The real problem is not measured in meters or feet, it is measured in human interactions. Humans are social animals, it is in our genes and there is no way couples will flirt and date 2 meters apart anymore than Middle-East traders can demonstrate their mutual trust by keeping such distance. Social, emotional, and business relationships are defined by the distance we keep from each other. In many cultures, not having a closer physical presence leads to social isolation which in turn affects society and mental health.

Then there is social distancing in business, especially restaurants and bars. Most of the restaurant business, and practically all of the bar business, is from leisure and pleasure, that is people who decide to eat out for social reasons, not because they have to eat. Would you really wish to have a dinner date with a plexiglass shield between you two? Fewer tables to keep distance? And pay comparatively more for your meal to make up the business loss? Going for a drink in a social bar in isolation, really?

Of course, there will be changes in social patterns, but impractical rules will not achieve that. There will be an evolution, not a revolution, of social behavior mostly driven by personal caution and some degree of fear, but lovers will still kiss across the table and you will still move closer to an attractive patron at the local bar.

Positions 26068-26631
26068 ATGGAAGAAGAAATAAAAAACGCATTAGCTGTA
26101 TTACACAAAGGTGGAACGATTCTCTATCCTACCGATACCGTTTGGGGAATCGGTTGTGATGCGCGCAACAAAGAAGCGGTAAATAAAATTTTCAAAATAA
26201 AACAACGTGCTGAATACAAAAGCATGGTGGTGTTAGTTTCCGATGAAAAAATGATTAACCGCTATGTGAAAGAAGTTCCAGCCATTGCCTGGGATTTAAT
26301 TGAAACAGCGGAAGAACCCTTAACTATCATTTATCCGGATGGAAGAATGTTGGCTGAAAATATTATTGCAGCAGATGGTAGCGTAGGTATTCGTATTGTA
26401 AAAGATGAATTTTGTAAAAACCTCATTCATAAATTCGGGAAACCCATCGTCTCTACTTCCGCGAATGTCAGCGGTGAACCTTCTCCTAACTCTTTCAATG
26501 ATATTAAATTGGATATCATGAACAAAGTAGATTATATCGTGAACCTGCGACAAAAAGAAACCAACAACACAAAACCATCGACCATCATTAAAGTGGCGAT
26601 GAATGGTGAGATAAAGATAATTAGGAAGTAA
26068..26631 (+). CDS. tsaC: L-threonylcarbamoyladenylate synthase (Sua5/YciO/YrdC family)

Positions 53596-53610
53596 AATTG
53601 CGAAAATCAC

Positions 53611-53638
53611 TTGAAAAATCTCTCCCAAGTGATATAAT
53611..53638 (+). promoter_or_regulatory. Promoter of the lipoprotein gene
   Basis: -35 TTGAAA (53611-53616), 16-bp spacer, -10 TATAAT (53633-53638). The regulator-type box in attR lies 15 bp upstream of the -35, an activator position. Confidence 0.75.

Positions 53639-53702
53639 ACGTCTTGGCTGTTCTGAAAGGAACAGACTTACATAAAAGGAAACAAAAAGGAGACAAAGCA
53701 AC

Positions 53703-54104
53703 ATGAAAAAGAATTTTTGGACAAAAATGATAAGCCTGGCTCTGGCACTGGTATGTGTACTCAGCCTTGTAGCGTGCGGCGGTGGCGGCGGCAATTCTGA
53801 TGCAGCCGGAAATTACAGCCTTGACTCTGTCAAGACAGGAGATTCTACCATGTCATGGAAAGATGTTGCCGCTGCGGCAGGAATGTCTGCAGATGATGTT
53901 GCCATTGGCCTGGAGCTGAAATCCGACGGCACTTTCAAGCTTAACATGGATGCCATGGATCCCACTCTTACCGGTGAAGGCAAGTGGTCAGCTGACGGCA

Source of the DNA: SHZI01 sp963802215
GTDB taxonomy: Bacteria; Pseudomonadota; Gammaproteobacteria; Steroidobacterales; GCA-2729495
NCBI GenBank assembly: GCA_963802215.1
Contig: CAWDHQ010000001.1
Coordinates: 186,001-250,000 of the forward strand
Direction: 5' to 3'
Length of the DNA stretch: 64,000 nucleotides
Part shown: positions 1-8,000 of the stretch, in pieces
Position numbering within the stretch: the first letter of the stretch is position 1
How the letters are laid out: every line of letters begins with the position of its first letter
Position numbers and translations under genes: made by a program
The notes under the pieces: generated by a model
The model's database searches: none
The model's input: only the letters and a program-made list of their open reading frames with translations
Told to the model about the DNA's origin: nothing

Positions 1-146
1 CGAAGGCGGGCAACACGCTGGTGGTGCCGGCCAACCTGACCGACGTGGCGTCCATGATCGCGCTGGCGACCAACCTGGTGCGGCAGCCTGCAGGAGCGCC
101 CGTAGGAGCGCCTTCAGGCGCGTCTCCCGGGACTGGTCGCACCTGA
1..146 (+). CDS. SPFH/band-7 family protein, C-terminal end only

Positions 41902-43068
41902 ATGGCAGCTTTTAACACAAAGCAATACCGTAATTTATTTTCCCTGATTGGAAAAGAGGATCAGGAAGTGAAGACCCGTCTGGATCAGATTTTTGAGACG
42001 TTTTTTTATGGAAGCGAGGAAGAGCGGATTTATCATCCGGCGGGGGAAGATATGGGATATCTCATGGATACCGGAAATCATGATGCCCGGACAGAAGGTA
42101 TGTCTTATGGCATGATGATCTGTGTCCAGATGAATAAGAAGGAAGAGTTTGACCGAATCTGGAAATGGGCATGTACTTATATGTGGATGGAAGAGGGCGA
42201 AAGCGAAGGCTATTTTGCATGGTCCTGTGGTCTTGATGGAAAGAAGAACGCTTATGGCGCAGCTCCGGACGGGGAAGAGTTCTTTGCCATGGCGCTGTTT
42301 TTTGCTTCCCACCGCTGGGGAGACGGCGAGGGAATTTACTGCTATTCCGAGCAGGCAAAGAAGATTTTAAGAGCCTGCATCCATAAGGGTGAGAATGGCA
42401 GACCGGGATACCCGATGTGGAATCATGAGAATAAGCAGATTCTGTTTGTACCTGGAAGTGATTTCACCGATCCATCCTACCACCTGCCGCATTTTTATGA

1. Cancer treatments in Birmingham suspended over virus 'pressures', BBC News
  2. Clinical guide for the management of cancer patients during the coronavirus pandemic, NHS UK
  3. COVID-19 Lockdowns Could Lead to 1.4 Million More Tuberculosis Deaths ..., Health Policy Watch
  4. Why coronavirus lockdown could see 6.3 million more people get tuberculosis, CNN
  5. 75,000 Americans at risk of dying from overdose or suicide due to coronavirus despair, group warns, CNN
  6. Coronavirus: RAF plane en route to Turkey amid row over NHS kit
  7. Preferred Interpersonal Distances: A Global Comparison, Journal of Cross-Cultural Psychology

Blood on the Beach

Managing the impact of political crises on tourism

Patrice Veuthey, Vorawan Kanlayanasukho
Memoirs Publishing, 2016 - Business & Economics - 196 pages

Political acts of violence in tourist destinations, such as the attacks in Paris, Ankara, and Sousse, have a disastrous and long- lasting effect on local people and businesses, to say nothing of the tourists themselves. In these days of instant communication, the effect is all the more dramatic and far-reaching, as even reputedly safe destinations are under threat.
Drawn from doctoral research, this book offers a practical application of management framework for tourism professionals. The book reveals a fascinating picture of the true impact of political crises and terrorism on the tourism industry and the tourists.